As you probably know, I’m a John Buck fan.  By “fan,” I mean I really would have liked for the Royals to keep him over Miguel Olivo last winter and avoided signing Jason Kendall.  Buck is an adequate backstop with power.  There’s some value in that.  Yesterday, we learned exactly how much value as he signed a three-year, $18 million contract with the Florida Marlins.

Come again?

Just when you think you have baseball economics figured out, someone comes along and just blasts the conventional wisdom right out of the water.  As much as I like Buck, I always thought him to play out the rest of his career as kind of a journeyman… A series of single year deals that would pay him somewhere in the neighborhood of $2 or $3 million per.  But a multi-year commitment that will net him $6 million a year?  Wow.

And now we can say we knew him when.  Unfortunately, he’s now in South Florida.  Baseball’s Siberia.

The Buck news (and subsequent insane Dan Uggla deal) pushed the potential big rumor of the day to the back pages of the internet. (I know… mixed metaphor alert.)  Allegedly, the Arizona Diamondbacks have a bit of buyers remorse on Justin Upton and are listening to offers for their outfielder.  Upton hit .273/.356/.422 in 571 plate appearances – numbers down from his stellar 2009 campaign where he hit .300/.366/.532 in roughly the same number of plate appearances.

Whomever deals for Upton (assuming the Diamondbacks are serious and actually pull the trigger) will be getting a 23 year old outfielder who is signed through 2015 and is owed roughly $49 million.  And is likely a bargain.

This presents an interesting question if you’re Royals general manager Dayton Moore.  Upton is an A List talent locked in to what should be a very favorable contract, so as such, he will demand an A List return.  The Royals have the players at their disposal to make the deal.  We know how their minor league system is stocked to the gills with young, promising talent.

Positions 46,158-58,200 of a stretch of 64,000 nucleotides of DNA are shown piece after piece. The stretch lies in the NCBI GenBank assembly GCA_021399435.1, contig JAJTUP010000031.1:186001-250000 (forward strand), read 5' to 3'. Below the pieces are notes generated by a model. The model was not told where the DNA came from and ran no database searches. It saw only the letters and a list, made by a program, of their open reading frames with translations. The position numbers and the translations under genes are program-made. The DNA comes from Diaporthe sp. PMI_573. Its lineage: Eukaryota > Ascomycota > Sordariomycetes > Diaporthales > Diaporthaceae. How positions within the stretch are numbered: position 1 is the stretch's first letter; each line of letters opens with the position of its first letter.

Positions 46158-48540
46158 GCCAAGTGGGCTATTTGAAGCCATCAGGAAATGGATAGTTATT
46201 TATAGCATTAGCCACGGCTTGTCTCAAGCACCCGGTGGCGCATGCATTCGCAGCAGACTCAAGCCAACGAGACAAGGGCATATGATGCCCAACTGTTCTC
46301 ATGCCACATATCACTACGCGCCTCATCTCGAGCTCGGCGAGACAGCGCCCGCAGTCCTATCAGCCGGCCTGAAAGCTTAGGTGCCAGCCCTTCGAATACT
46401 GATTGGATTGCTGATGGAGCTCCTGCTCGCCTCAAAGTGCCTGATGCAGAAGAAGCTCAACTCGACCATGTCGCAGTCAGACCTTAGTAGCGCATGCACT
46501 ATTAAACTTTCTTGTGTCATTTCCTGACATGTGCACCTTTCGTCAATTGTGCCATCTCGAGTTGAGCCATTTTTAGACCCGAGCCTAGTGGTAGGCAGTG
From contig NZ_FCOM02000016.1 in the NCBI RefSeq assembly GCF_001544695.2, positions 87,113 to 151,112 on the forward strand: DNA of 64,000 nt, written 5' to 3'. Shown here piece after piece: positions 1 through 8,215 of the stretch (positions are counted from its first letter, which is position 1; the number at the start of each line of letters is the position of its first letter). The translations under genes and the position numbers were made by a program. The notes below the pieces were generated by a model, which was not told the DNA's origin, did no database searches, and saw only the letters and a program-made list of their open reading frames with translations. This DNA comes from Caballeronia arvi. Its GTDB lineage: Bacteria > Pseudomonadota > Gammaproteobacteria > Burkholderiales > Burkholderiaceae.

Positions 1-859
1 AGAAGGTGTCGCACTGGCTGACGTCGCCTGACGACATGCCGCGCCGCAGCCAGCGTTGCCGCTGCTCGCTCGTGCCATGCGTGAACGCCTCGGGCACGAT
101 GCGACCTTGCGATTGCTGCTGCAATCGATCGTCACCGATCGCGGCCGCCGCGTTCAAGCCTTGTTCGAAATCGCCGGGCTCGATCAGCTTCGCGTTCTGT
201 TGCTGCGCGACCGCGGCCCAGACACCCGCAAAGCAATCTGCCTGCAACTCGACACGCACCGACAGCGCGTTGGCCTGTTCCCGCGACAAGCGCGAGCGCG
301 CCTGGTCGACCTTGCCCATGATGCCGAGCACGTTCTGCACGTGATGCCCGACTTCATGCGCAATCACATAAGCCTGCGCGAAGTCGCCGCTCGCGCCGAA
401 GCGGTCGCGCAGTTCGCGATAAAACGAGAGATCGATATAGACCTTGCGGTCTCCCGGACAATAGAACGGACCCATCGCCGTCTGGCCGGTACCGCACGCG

So the question is, do the Royals partially disassemble their minor league system by dealing a couple of their top prospects in exchange for a young outfielder who has proven he can hit in the major leagues?  Do you ship potential in exchange for a player who has proven he can perform at the major league level?

What would it take?  Two top ten prospects?  An arm and a bat? If that’s the case, I think I pull the trigger.    Sure the trade could backfire for a number of reasons (injury by Upton, both prospects become All-Stars, etc.) but in the cases where you can deal potential for proven ability – especially when the player with proven ability is only 23 – you kind of have to do it.

However, if Dayton Moore doesn’t want to ship off a pair of his prized prospects, there’s an alternative…

How about shipping Zack Greinke to Arizona along with another mid-level prospect in exchange for Upton?

Think about that one for a moment… (Although I can hear the chorus of “Hell, yeahs!” all the way from my mom’s basement.)

Greinke has publicly called into question his desire to remain in Kansas City for another youth movement.  He has a limited no-trade clause that we know blocks deals to large market teams, presumably because he doesn’t want to pitch under the microscope that comes with playing for a team like the Yankees, Red Sox or Phillies.  The Royals are in a payroll conscious frame of mind and swapping a $12 million salary for the $11 million Upton is due over the next two seasons seems like something that would appeal to the Royal bean counters.

Of course, I haven’t touched on the big reason to make the trade… Upton could become the best power hitting corner outfielder for the Royals since… Danny Tartabull?  Wow.

For Arizona this deal makes some sense as well.  Everyone needs starting pitching, but the Diamondbacks have more than a few openings.  Greinke is signed for the next two years and in the topsy-turvy NL West, all it takes is some stability to be in the race.  Greinke wouldn’t automatically make them a contender, but he would certainly move them closer.  Besides, think about him taking a few turns in San Francisco and San Diego a couple of times a year.  (Even at home… Those are traditionally a pair of weak-hitting teams.)  Greinke could move to Arizona and pull a Lincecum and win back to back Cy Young awards.

If I’m Dayton Moore, I’m kicking the tires on Upton and thinking of sending Greinke on his way to the desert.  If Arizona is amenable, I’d make this trade in a heartbeat.

If they do make a deal like this, it would seem to accelerate the timetable, wouldn’t it?  Even though Upton would be here until 2015, the Royals would need to move their prospects along to where a majority of them would have to make their debuts in 2012.  (Regardless, this is likely to happen – I’m thinking an Upton deal would really push their hand.)  You figure the young nucleus of hitters and especially the pitchers will need a couple years of major league seasoning before the Royals can seriously consider themselves contenders.  That means a playoff push could happen in 2014, which means we would have two years of in-his-prime Upton to complement the young, developing, championship players.

You will hear no argument from me.